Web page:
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Subsection 10.1.5 To Send or not to Send

A large portion of the communication that you have with professors will be over email, which means that knowing how to write emails to professors is both useful as a skill in itself and transferrable to talking with professors in-person. Before we dive into some example emails, try considering KNOL[these tips] on email etiquette.

  • Don't be too casual until you know that it's okay to be casual. This means using a professor's name rather than starting with “Hey” and generally trying to spell words correctly and use full sentences.

  • Be clear and brief. Nobody wants to read long, confusing emails (or anything else that's long and confusing).

  • As with making requests, don't ask the professor to do more work in responding than you've already done to send the email.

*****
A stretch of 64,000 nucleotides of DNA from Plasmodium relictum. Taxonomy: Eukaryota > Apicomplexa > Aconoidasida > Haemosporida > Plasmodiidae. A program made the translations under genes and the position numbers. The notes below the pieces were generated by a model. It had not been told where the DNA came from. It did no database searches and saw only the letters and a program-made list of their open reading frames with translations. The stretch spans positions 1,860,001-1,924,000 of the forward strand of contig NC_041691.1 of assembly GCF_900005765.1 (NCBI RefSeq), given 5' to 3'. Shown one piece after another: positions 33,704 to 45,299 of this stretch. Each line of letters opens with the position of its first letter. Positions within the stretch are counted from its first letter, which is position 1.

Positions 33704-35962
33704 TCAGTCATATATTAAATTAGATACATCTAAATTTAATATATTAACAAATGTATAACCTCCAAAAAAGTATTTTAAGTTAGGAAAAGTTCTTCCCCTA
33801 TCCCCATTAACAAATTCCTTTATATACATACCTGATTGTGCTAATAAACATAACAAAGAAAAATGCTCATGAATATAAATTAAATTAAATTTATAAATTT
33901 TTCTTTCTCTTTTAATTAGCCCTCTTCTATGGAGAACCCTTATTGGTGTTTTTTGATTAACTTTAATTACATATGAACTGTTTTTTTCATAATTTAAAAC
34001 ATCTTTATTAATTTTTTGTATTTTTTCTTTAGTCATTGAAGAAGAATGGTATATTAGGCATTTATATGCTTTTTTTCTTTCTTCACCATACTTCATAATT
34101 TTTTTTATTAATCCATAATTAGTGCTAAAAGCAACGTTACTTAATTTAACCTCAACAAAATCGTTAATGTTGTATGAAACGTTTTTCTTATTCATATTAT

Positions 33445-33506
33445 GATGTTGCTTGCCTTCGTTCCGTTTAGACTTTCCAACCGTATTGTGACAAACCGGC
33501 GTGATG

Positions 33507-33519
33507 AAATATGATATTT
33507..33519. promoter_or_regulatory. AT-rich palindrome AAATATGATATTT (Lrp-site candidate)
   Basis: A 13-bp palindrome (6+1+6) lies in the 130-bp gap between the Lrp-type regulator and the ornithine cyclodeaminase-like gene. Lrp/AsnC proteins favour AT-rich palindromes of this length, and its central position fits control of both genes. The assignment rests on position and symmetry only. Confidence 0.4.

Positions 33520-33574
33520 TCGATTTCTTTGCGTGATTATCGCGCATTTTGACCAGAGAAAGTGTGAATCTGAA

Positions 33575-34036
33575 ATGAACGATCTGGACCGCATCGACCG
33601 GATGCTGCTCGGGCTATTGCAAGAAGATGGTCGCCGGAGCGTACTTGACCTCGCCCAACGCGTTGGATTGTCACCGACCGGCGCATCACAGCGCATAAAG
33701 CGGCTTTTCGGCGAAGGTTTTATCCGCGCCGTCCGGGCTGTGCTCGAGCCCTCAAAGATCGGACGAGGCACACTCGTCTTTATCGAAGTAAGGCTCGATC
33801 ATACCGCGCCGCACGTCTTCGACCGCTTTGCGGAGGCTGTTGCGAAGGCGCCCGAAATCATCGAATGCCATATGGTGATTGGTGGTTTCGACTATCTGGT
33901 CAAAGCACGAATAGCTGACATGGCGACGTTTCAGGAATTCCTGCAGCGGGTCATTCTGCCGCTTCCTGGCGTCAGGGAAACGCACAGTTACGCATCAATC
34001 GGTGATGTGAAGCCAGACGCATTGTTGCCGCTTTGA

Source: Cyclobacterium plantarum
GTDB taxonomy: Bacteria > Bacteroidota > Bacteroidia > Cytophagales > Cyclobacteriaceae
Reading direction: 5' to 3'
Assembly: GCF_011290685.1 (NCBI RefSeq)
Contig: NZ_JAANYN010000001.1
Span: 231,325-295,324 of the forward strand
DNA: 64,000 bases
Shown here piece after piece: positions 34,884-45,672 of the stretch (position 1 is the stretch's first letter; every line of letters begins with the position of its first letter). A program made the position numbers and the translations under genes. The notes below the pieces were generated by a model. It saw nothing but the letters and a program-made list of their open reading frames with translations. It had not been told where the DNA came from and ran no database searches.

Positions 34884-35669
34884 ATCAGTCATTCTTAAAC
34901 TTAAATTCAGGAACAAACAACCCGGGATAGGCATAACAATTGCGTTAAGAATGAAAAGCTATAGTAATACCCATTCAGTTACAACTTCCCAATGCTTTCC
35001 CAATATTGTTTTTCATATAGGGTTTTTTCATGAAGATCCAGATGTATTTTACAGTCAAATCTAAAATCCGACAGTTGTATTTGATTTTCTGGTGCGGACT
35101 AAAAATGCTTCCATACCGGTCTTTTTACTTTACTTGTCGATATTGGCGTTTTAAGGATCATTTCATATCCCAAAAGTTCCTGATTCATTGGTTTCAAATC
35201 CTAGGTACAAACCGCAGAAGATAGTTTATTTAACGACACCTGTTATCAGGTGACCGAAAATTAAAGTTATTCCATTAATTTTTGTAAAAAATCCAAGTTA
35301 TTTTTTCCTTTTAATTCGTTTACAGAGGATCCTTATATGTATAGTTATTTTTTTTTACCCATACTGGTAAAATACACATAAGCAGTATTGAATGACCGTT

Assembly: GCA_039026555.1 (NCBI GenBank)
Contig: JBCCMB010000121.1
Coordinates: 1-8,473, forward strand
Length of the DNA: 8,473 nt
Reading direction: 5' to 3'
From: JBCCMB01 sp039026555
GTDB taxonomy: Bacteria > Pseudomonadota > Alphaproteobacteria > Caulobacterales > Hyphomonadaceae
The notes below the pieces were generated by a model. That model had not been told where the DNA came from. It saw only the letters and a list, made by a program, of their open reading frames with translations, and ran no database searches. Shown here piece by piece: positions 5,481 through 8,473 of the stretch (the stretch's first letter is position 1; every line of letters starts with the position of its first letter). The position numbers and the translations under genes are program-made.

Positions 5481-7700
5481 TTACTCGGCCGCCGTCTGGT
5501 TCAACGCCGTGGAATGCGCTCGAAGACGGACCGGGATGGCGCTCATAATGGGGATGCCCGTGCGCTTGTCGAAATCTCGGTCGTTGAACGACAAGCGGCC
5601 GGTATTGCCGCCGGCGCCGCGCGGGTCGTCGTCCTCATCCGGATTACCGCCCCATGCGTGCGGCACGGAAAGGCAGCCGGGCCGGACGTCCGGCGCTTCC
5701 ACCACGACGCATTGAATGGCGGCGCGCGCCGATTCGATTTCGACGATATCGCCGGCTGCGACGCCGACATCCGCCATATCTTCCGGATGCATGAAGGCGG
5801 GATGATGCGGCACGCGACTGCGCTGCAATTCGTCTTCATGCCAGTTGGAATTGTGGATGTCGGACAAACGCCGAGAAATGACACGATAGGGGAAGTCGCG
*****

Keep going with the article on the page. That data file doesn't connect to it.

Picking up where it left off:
• Use your Puget Sound email address

Hey, Sorry I missed the exam review yesterday. It's been a super busy week and I had to finish a paper for another class. I'm worried about the test tomorrow because you gave me a bad grade on the last one, and I want to know what I can do to do better this time. Did you post any notes from the review session on Moodle? Can we meet tomorrow before the test to go over the material?
Figure 10.1.5 Sorry I missed class
Our advice for this email
Figure 10.1.7 Sample Email

Professors have different preferences and policies on what they consider respectful or acceptable communication, and often, it's easy to be familiar or informal with Puget Sound professors because they are approachable, kind, and often genuinely interested in knowing and talking with their students. Depending on the professor, being addressed informally or having a student ask them for an exception to a rule might not bother them at all; however, they're also professionals, which means that even if they are annoyed, they might not tell you. Nevertheless, if a student does something that they perceive as disrespectful many times, intentionally or otherwise, they may start to associate the student with negative interactions, which isn't good for anyone!